When DVD came out I had a friend who was a sound engineer and invested heavily in a new studio to produce high-end audio quality, believing the market would move to exploit the new sound quality it afforded (mainly for classical music). The opposite happened. The market moved to compressed files and mp3, mainly because everyone could suddenly rip their own files making them basically free.  The same is now happening in my field. Machine translation can come up with some real clangers, but the translations are getting astonishingly better very rapidly. There comes a point when customers' quality expectations begin to fall in favour of something that is maybe not quite so good, but (almost) free.

And if something as complex as language can be handled, with all its nuance. I think it is only a question of time that it starts handling most other fields. All you need is a massive dataset, an ability to recognize patterns, apply logical arguments and mathematical probability models and hey presto, you've got something pretty damn close to the average brain.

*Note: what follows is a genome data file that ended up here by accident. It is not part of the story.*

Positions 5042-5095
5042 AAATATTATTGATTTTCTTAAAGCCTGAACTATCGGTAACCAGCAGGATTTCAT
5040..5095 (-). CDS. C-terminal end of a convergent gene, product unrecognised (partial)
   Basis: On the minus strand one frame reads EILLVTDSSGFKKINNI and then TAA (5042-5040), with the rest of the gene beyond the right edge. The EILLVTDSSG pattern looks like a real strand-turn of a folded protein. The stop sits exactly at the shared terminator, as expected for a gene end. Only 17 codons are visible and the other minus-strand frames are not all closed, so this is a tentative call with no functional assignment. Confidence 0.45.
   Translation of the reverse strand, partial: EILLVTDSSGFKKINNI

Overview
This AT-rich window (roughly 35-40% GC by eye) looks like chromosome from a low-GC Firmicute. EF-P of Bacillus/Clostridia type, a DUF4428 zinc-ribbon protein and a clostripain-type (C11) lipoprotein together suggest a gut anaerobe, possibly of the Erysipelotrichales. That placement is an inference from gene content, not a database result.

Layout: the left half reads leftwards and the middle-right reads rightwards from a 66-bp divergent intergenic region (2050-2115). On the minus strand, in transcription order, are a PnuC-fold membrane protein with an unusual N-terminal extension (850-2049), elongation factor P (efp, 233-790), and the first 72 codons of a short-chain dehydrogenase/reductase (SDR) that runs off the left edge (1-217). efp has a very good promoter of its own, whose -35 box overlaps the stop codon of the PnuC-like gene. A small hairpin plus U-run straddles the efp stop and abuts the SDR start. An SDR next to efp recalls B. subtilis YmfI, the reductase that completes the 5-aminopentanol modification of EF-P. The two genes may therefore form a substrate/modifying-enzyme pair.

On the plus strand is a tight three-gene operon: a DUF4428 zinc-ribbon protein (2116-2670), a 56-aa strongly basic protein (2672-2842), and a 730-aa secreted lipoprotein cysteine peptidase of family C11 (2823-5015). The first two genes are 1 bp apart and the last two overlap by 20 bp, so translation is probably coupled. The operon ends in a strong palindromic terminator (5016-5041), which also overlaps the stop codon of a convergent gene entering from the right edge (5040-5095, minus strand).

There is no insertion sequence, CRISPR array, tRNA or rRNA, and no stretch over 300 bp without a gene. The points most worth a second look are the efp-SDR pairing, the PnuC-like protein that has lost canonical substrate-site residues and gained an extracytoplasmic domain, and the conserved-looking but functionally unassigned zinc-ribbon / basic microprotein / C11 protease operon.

I was just having a discussion with my business partner about this very topic, albeit in a slightly different context.  Content has been the proxy for value in a lot of professions for a long time.  The best content won.  Picture quality. Sound quality.  Research details.  Quality (as you say) was king, and an acceptance of lower quality was done as a concession for other realities, primarily cost.

Now, it's more about the experience.  The ease of consumption, the integration (of everything), the universal availability of what I want, when I want it, wherever I want it.  The vast majority of users will surrender accuracy for the experience.   Thinking less is better than having to work harder, especially when so many don't know the difference between the right and wrong answers.